Safilo losses worsen in 2017
Safilo's financial statement for 2017 shows a marked decline both in sales and profitability. The Italian eyewear group, controlled by Dutch investment fund HAL, was severely affected by the negative impact of losing some of the brands in its portfolio. Safilo recently published its annual results for last year, confirming a slump in revenue, which fell to €1.047 billion (-16.4% compared to 2016), and posting losses for the third consecutive year.
Safilo, the world's second largest eyeglasses manufacturer, last year suffered a net loss of €251.6 million, compared to a loss of €142.1 million in 2016 and one of €52.7 million in 2015. The losses are explained by a series of exceptional factors, including the devaluation for the launch of the group's operations in Asia, and non-current restructuring charges, the group has stated.
Exceptional factors aside, the adjusted net loss was €47.1 million. EBITDA was also down, falling from €89.9 million in 2016 to €25.9 million a year later. Adjusted EBITDA went from €88.8 million in 2016 to €41.1 million in 2017. In consideration of these results, the board of directors decided not to pay dividends for the 2017 financial year.
"2017 was a complex year for Safilo, one during which we had to deal with the transformation of the Gucci licence into a supply contract, and with difficulties in the deployment of the new IT system for the running of our distribution hub in Padua, Italy, with consequences in terms of service levels and order opportunities. These events had a significant impact on the group's economic and financial results," said Safilo's Executive President Eugenio Razelli in a press release.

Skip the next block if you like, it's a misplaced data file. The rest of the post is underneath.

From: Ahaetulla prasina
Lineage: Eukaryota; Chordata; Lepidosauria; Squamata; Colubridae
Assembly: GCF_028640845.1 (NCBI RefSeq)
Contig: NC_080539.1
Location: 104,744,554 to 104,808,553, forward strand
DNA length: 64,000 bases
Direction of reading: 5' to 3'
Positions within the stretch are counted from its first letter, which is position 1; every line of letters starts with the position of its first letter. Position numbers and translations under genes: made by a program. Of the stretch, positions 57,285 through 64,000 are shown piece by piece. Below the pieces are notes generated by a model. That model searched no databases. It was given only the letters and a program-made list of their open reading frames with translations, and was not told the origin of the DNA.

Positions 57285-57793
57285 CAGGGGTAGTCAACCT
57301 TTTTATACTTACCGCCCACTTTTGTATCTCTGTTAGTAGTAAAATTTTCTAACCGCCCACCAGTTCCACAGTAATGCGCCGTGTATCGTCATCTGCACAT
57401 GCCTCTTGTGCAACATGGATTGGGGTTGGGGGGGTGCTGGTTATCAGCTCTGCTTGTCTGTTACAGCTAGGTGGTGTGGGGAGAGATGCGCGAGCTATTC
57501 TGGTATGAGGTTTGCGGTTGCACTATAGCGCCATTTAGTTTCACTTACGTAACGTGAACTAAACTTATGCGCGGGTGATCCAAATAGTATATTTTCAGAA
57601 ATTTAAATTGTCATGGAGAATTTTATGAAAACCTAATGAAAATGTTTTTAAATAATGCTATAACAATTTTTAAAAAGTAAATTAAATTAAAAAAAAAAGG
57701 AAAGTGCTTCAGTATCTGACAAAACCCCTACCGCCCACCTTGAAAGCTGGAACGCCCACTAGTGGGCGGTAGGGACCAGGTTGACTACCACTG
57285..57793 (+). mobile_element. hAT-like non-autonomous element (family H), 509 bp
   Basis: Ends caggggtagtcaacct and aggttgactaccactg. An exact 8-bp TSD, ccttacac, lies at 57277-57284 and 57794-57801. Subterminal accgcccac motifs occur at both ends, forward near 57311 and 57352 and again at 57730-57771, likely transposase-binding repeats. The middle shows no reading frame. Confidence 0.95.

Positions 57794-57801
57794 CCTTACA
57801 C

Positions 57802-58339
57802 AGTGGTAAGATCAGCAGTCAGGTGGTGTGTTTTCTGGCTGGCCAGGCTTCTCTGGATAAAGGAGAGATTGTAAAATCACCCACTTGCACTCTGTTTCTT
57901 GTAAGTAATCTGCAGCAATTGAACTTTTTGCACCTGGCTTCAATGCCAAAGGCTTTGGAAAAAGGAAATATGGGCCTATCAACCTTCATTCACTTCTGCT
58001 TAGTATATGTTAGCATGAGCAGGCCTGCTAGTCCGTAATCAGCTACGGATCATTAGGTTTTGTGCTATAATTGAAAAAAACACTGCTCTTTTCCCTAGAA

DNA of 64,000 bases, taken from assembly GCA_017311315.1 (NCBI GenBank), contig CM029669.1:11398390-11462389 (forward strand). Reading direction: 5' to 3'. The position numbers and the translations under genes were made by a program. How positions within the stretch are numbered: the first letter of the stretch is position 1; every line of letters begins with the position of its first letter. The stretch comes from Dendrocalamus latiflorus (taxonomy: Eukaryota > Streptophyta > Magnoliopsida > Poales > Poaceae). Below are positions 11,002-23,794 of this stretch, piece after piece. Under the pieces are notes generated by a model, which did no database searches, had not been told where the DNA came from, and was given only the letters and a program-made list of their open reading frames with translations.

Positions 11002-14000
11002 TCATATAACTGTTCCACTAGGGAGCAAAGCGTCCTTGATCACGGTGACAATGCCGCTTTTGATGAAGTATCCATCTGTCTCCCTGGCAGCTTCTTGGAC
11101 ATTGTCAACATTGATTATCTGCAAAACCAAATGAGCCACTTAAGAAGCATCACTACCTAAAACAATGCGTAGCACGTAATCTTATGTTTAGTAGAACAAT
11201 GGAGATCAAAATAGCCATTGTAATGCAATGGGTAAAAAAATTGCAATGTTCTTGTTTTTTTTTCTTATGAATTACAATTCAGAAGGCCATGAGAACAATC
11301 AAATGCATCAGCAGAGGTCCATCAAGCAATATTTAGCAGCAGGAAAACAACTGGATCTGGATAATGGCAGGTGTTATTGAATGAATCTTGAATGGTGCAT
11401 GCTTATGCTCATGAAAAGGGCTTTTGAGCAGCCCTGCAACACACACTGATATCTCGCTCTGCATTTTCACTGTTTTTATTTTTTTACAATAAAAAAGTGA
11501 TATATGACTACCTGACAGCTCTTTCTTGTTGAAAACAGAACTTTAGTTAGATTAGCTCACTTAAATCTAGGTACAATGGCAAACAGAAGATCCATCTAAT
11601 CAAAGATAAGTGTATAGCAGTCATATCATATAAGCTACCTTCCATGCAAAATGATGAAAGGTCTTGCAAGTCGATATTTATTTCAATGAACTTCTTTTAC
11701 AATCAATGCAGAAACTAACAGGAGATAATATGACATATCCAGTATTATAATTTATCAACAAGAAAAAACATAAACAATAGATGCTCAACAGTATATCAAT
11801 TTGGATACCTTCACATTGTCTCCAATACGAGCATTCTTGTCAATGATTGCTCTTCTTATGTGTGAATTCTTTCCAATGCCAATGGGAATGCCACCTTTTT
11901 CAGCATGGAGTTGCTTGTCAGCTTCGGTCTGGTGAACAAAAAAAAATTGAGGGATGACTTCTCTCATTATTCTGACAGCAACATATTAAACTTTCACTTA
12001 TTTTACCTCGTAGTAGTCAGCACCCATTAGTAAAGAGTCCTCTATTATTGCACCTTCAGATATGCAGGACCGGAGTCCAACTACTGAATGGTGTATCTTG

He was nevertheless optimistic and said that "2018 [will be] a new start for Safilo,"with Angelo Trocchia (formerly at Unilever) taking charge of the group from 1st April. Trocchia will succeed Luisa Delgado, who has left after five years at the eyewear manufacturer's helm, a period during which the licences for Gucci and other labels belonging to luxury group Kering were terminated.
From 1st January, the Gucci licence, worth nearly €350 million per year, has turned into a four-year production contract. In addition, there was also the loss of the licence for Céline, a brand owned by the LVMH group. The latter set up a joint-venture company, Thelios, with another Italian manufacturer, Marcolin. LVMH owns a 51% stake in Thelios, which will produce the Céline eyewear collection. The Dior licence, renewed until 2020, could also eventually be at risk for Safilo, as would the one for Fendi.
At constant exchange rates, Safilo expects sales for the regular brands in its portfolio, in other words those which remain part of the group, "to continue to grow in 2018, compensating for the termination of the Céline licence." Safilo is also counting on a revival in mature markets and on renewed sales growth in emerging countries.
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